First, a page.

Silence filled the McKay Auditorium as internationally recognized pianist Robert Nakea took a few calming breaths before beginning his performance of the Complete Chopin Etudes on Jan. 12.
“Robert played on this stage with the Honolulu Symphony [Orchestra] when he was 15,” explained Scott McCarrey, a BYU–Hawaii professor of piano. “Tonight he is playing the complete set of etudes, which is a very rare occurrence.”
Stacy McCarrey, special instructor in the music department, said, “I thought it was amazing just to hear all 24 etudes back-to-back like that. Each one of them is a feat in and of itself and to be able to do all of them is incredible. It’s pretty rare. He was telling us earlier sometimes a performer will play one of the Opuses, but rarely both.”
According to the program biography, “Robert Nakea was born in Honolulu, but spent much of his youth on the Island of Kaua’i. He started his piano studies at age six, and by age fifteen made his soloist debut with the Honolulu Symphony.”
Nakea said BYUH is a special place for him. “I was a convert to the Church at age 15. The same year, I won the youth competition to play with the Honolulu Symphony. That concert was given here in the [McKay] Auditorium. When I was 15, I played Grieg's Piano Concerto with the Honolulu Symphony.
“I wanted to come back, plus I have dear friends who are faculty members here, and I wanted to see them. It just worked out we could fit into the house schedule. I'm touring with the repertoire of the 24 etudes of Chopin. It worked out perfectly.”
Nakea began the performance with the 12 Etudes of Opus 10, followed by a brief intermission. He then played the 12 Etudes of Opus 25, for a total of just over one hour of solo piano performance. He performed the etudes from memory.
Jennifer Duerden, special instructor in the music department, explained how the influence of Nakea’s Polish piano teacher translated into his interpretation of the etudes. “He has Polish influence because he worked with a Polish teacher for 25 years. That’s the source of the music, so it’s nice to hear an interpretation that reflects that.”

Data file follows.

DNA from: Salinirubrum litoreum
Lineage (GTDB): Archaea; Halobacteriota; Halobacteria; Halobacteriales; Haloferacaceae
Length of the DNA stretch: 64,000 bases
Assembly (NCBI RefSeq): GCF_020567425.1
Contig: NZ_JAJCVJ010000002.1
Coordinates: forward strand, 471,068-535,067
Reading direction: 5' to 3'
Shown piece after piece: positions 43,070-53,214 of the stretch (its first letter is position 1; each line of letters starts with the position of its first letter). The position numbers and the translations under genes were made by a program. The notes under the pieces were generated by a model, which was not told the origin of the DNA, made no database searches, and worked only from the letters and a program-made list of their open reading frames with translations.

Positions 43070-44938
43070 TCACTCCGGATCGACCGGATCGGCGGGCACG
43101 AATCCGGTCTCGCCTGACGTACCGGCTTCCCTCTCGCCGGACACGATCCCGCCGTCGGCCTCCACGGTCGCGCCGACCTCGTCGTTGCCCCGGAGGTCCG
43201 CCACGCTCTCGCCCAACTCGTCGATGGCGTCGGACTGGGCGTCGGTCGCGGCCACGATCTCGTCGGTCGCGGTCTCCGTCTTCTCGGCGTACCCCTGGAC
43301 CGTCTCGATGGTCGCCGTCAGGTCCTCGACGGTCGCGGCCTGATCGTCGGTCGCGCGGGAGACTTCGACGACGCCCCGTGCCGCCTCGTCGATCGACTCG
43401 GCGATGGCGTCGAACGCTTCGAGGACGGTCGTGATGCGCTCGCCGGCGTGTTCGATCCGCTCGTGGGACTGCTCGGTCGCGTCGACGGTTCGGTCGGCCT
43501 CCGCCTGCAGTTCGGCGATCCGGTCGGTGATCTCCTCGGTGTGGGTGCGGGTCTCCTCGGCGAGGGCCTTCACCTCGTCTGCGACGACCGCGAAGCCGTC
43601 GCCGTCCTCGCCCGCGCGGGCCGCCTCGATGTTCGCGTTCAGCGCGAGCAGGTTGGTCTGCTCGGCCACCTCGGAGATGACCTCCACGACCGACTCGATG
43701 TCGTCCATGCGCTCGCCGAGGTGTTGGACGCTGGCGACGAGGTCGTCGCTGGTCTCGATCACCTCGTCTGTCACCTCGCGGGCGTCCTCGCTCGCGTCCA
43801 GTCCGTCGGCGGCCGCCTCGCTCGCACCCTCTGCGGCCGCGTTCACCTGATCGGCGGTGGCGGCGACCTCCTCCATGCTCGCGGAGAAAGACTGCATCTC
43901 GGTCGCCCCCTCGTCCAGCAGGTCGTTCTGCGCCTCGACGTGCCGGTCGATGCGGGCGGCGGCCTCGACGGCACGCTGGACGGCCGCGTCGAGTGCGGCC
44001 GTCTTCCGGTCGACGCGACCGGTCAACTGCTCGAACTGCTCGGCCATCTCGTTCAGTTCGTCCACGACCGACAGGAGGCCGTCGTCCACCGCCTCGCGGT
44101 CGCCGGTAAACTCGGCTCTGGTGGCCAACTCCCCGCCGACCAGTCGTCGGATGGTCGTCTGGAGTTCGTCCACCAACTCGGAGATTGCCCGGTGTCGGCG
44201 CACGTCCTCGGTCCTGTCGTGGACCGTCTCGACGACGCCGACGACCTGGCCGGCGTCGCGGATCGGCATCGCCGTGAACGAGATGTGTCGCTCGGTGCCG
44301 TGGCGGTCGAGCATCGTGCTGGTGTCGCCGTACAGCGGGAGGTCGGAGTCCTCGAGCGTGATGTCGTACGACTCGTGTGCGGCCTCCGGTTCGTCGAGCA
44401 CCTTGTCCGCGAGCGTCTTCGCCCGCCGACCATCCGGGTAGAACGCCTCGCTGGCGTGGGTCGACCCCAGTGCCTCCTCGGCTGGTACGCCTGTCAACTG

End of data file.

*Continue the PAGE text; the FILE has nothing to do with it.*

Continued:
“The Chopin Etudes hold a very special place in Nakea’s heart, earning his devotion to these virtuoso masterpieces of the solo piano repertoire largely in part under the influence of his teacher Lydia Janina Zakrzweska, a native of Warsaw, Poland, with whom he studied for 25 years,” according to the program biography.
Nakea said, “[Chopin] became my best friend, musically speaking, when I was 12 years old. I fell in love with his music... Every time I opened up a score of Chopin, my spirit just buzzed and I felt like I knew him. I knew his musical personality and I knew his heart, his soul. Even though I was still uneducated as a pianist, there was this emotional, spiritual connection I had as a boy with his music. It has continued, and now happily I can actually play his music.”
Both Duerden and McCarrey commended Nakea on his skills on the piano. McCarrey, who said she went to BYU with Nakea back in the ‘80s, said, “He has amazing technical skill. I was interested the whole entire time. I was drawn in by his musicality and amazed by his technical skill… It’s wonderful to see him again and hear him play again.”
Duerden expressed similar sentiments, saying, “We had a master class with him today, and he talked about a lot of the things he wanted the students to bring out in their playing of Chopin. He did it himself tonight. He talked about bringing out the melody and also remembering there’s a bass line. There are a lot of different parts in the music of Chopin, so he talked about how to play so all the parts can be heard. I feel like he did that very well. His piano skills are amazing.”
Nakea said a pianist is always learning. “I’ve learned so much in the last year. Chopin was learning also. The second Opus is much more mature than the first. The instrument itself changed, especially in the pedal. When you work with the pedal, you hear music that isn’t there… Chopin trains you like an Olympian. You learn how to conserve energy and create a musical effect without laboring so hard.”